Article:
misunderstanding.

XIII. Proposed Effective Date

    FDA is proposing that any final order based on this proposed order 
become effective on the date of its publication in the Federal Register 
or at a later date if stated in the final order.

XIV. Comments

    Interested persons may submit either electronic comments regarding 
this document or the associated Special Controls guideline to http://www.regulations.gov or written comments to the Division of Dockets 
Management (see ADDRESSES). It is only necessary to send one set of 
comments. Identify comments with the docket number found in brackets in 
the heading of this document. Received comments may be seen in the 
Division of Dockets Management between 9 a.m. and 4 p.m., Monday 
through Friday, and will be posted to the docket at http://www.regulations.gov.

XV. Codification of Orders

    Prior to the amendments by FDASIA, section 513(e) provided for FDA 
to issue regulations to reclassify devices. Although section 513(e) as 
amended requires FDA to issue final orders rather than regulations, 
FDASIA also provides for FDA to revoke previously promulgated 
regulations by order. FDA will continue to codify classifications and 
reclassifications in the Code of Federal Regulations (CFR). Changes 
resulting from final orders will appear in the CFR as changes to 
codified classification determinations or as newly codified orders. 
Therefore, pursuant to section 513(e)(1)(A)(i), as amended by FDASIA, 
in this proposed order, we are proposing to revoke the requirements in 
21 CFR 872.3960 related to the classification of TMCRPs as Class III 
devices and to codify the reclassification of TMCRPs into Class II.

XVI. References

    The following references have been placed on display in the 
Division of Dockets Management (HFA-305), Food and Drug Administration, 
5630 Fishers Lane, rm. 1061, Rockville, MD 20852, and may be seen by 
interested persons between 9 a.m. and 4 p.m., Monday through Friday.
    1. Carlson, E.R., Disarticulation Resections of the Mandible: A 
Prospective Review of 16 Cases. Journal of Oral and Maxillofacial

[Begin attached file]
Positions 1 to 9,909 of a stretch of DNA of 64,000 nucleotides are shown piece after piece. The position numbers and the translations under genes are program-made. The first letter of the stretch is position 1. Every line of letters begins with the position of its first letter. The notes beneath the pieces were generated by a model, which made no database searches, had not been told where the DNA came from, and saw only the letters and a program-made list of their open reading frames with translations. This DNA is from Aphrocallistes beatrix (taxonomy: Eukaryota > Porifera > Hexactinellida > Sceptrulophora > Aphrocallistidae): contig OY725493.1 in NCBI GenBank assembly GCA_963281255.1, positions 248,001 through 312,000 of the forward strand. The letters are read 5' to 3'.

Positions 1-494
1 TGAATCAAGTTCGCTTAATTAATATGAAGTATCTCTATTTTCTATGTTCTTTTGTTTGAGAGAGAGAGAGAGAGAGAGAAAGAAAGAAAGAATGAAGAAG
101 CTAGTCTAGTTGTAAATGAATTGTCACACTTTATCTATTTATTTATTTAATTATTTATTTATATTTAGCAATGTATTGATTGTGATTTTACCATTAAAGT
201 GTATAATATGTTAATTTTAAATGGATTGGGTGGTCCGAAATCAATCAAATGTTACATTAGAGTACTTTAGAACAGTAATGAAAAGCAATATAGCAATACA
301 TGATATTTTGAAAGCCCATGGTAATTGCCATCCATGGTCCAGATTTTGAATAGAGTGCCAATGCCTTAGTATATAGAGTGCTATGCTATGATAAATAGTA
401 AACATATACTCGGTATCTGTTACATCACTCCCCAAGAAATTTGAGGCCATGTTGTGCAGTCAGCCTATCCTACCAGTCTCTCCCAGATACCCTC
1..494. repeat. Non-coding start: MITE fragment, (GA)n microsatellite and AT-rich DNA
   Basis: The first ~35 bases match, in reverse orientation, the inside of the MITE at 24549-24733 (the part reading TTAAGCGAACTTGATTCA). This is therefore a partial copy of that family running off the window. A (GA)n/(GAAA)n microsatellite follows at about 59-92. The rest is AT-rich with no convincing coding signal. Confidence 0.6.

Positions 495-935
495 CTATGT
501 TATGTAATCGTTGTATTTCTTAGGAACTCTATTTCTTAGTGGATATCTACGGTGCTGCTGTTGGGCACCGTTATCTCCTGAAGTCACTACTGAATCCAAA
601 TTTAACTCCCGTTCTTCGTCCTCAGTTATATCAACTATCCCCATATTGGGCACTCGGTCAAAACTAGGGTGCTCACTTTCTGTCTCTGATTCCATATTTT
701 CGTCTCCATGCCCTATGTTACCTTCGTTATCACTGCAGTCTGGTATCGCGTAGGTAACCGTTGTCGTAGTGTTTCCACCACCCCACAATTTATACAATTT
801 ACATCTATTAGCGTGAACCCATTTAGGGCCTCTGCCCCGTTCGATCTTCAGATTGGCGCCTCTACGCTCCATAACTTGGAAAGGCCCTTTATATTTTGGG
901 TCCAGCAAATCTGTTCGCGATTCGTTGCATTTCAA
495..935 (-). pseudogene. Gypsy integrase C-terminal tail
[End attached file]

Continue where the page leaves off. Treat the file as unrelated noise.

Surgery, vol. 60, pp. 176-181, 2002.
    2. Food and Drug Administration, Dental Products Advisory Panel 
Meeting Transcript, February 12, 1997; http://www.accessdata.fda.gov/scripts/cdrh/cfdocs/cfAdvisory/details.cfm?mtg=168.

List of Subjects in 21 CFR Part 872

    Medical devices.

    Therefore, under the Federal Food, Drug, and Cosmetic Act and under 
authority delegated to the Commissioner

[[Page 9015]]

of Food and Drugs, it is proposed that 21 CFR part 872 be amended as 
follows:

 PART 872--DENTAL DEVICES

0
1. The authority citation for 21 CFR part 872 continues to read as 
follows:

    Authority: 21 U.S.C. 351, 360, 360c, 360e, 360j, 371.

0
2. Section 872.3960 is amended by revising paragraph (c) to read as 
follows:


Sec.  872.3960  Mandibular condyle prosthesis.

* * * * *
    (c) Date PMA or notice of completion of PDP is required. A PMA or a 
notice of completion of a PDP is required to be filed with the Food and 
Drug Administration on or before March 30, 1999, for any mandibular 
condyle prosthesis that was in commercial distribution before May 28, 
1976, or that has, on or before March 30, 1999, been found to be 
substantially equivalent to a mandibular condyle prosthesis that was in 
commercial distribution before May 28, 1976. Any other mandibular 
condyle prosthesis shall have an approved PMA or a declared completed 
PDP in effect before being placed in commercial distribution.
0
3. Section 872.4770 is added to subpart E to read as follows:


Sec.  872.4770  Temporary mandibular condyle reconstruction plate.

    (a) Identification. A temporary mandibular condyle reconstruction 
plate is a device that is intended to stabilize mandibular bone and 
provide for temporary reconstruction of the mandibular condyle until 
permanent reconstruction is completed in patients who have undergone 
resective surgical procedures requiring removal of the mandibular 
condyle and mandibular bone. This device is not intended for treatment 
of temporomandibular joint disorders.
    (b) Classification. Class II (special controls). The special 
controls is FDA's guideline, ``Class II Special Controls Guideline: 
Temporary Mandibular Condyle Reconstruction Plate.'' See Sec.  872.1(e) 
for the availability of this guidance document.

    Dated: February 1, 2013.
Leslie Kux,
Assistant Commissioner for Policy.
[FR Doc. 2013-02688 Filed 2-6-13; 8:45 am]
BILLING CODE 4160-01-P